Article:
There are a number of such courses offered by various providers. The Expert Witness Institute organised the first couple I went on, which were on writing Expert Witness Reports and cross examination as an Expert Witness.These three courses covered the most difficult areas of the expert's role, though I discovered in doing them that my natural approach to these things is the correct one.
I am presently finishing the writing of a Part 35 compliant expert report for a UK government agency, and I hope that one of the two cases I have been offering expert opinion on will go to court later in the year so that I can have another opportunity to practice assisting the court in person.
One of the issues we covered yesterday was how to challenge the expertise of the other expert to offer an opinion on the matters under consideration. This is something I think it likely I will have an opportunity to practice in future, when there are so many non-engineers willing to offer advice on engineering matters.
Simply put, expert engineers are Chartered Engineers. Non chartered "engineers" are probably neither experts nor engineers, and Chartered Chemists may be expert chemists, but they are not engineers. If you are looking for an Expert Witness in Water Engineering, you want an expert engineer.
There are two engineering disciplines which understand how water and sewage/ wastewater treatment plants work- Environmental Engineers and Chemical Engineers. Chemical Engineers have the deeper understanding of how processes work, and are consequently traditionally a lot better paid (something I am trying to fix with Nottingham's Environmental Engineers). So a Chartered Chemical Engineer is likely to be far more expensive than the miscellaneous scientists and "engineers" who claim to offer expertise in our area, but if you choose wrongly, the court will be unlikely to allow you to change your "expert" once you have chosen one.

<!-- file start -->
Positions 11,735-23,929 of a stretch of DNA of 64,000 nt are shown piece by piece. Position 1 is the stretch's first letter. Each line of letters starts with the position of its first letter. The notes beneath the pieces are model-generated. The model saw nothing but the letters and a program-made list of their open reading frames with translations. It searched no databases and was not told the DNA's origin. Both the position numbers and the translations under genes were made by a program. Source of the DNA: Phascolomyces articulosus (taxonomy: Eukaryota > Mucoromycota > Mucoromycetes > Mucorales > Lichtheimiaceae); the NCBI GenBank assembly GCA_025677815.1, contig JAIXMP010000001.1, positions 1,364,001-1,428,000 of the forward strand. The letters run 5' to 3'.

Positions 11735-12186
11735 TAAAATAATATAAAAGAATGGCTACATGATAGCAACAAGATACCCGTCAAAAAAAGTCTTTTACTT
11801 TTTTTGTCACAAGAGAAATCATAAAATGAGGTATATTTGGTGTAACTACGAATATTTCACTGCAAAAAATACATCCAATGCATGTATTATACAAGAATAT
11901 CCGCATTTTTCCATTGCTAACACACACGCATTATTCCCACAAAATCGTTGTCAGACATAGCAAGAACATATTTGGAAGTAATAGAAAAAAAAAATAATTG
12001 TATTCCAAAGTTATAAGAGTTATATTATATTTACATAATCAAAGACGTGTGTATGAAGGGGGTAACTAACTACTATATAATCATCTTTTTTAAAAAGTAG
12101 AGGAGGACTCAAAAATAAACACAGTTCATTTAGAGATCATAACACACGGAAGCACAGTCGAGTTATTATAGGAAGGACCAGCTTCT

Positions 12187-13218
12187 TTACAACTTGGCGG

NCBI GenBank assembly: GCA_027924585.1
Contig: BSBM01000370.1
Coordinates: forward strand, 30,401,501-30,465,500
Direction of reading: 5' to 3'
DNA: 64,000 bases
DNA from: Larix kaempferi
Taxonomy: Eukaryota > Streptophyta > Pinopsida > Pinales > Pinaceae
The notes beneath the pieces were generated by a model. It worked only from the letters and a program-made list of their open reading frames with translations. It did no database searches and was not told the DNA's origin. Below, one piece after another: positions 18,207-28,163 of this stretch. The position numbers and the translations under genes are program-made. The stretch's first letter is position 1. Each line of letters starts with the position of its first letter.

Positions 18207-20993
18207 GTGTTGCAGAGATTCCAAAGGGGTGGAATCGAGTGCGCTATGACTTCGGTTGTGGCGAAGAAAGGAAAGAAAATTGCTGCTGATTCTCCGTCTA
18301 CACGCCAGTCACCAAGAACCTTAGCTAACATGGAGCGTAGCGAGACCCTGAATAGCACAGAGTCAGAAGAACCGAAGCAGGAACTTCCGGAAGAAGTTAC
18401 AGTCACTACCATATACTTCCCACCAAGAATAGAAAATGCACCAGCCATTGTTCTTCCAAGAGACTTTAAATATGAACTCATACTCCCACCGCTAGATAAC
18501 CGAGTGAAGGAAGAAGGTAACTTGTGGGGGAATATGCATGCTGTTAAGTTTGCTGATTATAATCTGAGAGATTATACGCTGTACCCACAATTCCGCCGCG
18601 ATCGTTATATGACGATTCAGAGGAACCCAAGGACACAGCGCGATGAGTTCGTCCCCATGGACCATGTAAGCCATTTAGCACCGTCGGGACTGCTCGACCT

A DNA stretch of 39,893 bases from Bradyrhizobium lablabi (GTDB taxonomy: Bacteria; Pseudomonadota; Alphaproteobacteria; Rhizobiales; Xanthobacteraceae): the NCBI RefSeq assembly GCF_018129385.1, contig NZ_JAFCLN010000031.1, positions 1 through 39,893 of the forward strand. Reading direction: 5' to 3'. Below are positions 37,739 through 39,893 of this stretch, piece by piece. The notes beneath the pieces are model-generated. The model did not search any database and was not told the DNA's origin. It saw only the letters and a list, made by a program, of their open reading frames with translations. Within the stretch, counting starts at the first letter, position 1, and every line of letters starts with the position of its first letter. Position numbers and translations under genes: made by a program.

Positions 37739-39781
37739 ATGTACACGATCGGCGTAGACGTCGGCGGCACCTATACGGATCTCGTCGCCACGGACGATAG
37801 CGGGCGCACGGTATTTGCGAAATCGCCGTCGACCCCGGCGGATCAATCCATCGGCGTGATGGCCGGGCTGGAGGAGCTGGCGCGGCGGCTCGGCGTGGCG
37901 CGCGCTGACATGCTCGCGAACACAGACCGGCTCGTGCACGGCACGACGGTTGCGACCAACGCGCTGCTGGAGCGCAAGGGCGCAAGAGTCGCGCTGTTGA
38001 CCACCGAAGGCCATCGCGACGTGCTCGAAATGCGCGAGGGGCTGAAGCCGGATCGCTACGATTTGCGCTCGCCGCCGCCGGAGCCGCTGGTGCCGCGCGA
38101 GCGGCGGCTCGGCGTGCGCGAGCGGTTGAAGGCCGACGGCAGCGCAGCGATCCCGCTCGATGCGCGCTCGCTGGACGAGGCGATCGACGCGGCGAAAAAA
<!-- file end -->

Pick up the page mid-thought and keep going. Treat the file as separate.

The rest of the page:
At best you get what you pay for, and Google seems full of people who will write you an "expert" report on anything, including my area of expertise. I guess they are gambling on the fact that 98% of cases never make it to court, so they will never be cross-examined on their partisan and ill-argued reports. Sooner or later I look forward to seeing one of them have to defend their dross to a barrister.